From my seat, he learned that his configuration of PF lacks SYN flooding protection. He also learned that he needs a managed switch: cisco SF and SG series are affordable and deliver ddos protection.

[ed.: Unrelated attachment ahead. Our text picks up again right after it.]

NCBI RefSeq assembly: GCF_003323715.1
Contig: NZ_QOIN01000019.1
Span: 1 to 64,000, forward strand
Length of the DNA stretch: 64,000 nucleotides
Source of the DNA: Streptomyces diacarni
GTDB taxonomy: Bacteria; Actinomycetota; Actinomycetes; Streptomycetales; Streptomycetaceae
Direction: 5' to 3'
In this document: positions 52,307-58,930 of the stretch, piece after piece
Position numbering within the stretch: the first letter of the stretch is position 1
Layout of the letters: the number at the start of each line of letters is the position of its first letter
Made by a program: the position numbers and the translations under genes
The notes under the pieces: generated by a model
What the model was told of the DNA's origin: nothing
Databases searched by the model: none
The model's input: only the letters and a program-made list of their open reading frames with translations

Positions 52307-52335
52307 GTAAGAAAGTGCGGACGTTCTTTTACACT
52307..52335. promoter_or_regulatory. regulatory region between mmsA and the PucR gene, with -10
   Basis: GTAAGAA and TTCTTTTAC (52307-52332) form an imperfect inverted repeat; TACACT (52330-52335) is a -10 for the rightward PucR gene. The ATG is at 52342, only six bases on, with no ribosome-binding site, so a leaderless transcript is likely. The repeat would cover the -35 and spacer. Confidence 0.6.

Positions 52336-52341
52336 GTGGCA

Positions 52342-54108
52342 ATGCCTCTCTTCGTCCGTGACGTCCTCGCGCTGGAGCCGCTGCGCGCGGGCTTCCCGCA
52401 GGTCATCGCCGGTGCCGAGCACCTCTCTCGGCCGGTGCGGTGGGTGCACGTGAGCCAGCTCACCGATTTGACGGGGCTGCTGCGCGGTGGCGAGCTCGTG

Sent from ProtonMail Mobile On Mon, Feb 12, 2018 at 07:22, Bruno Flueckiger <inform...@gmx.net> wrote: > On 12.02.18 01:26, Martin Hanson wrote: > Hi, > > I have a home network that > is segmented into 3 different zones using a NIC with 4 ports sitting on an > OpenBSD firewall/dhcp server. One port is connected to the Internet (ISP > router) and each of the three others has a D-Link DGS-1005D switch connected > to each. > > So.. > > LAN1 = 192.168.1.0 > LAN2 = 192.168.2.0 > LAN3 = > 192.168.3.0 > > Learning more about networking I wanted to test a SYN flood > so I set up a couple of boxes on LAN1 and LAN3 to flood a box on LAN2. I used > "hping3" with the "S" and "flood" options. > > Running a regular ping in a > terminal I could see how the response time decreased and eventually the box > began to loose packages. > > However after a while it seemed like the entire > internal network went down. > > No box on any LAN could get an IP address > from the DHCP server on the OpenBSD box. > > I eventually rebooted the > OpenBSD box, but that didn't immediately help, and only after powering down > the switches and powering the switches on again, everything worked again. > > > I have been looking through the PF documentation to see if PF somehow blocks > SYN flooding, but I am not using synproxy on any rules. > > What could cause > such a "melt down" of the entire network because of a SYN flood to a box? > > > I suspect that the D-Link switches are pretty bad and maybe are the cause of > the problem? > > I eventually will try again to see if I can determine what's > causing the "melt down", but I want to know if anyone perhaps has experienced > similar results during some testing? > > Many thanks in advance. > > Kind > regards, > > Martin You run a denial of service attack against your home > network. As a result your network denials service. Sounds like you have > proven that syn flooding is an effective denial of service attack in your > network. Yes, your switches cannot handle the amount of traffic you putting > on them. No, your switches are not the problem. Your syn flooding of the > network is causing the problem. Cheers, Bruno -- I really hope this whole > thing works, I won't be able to test everything beforehand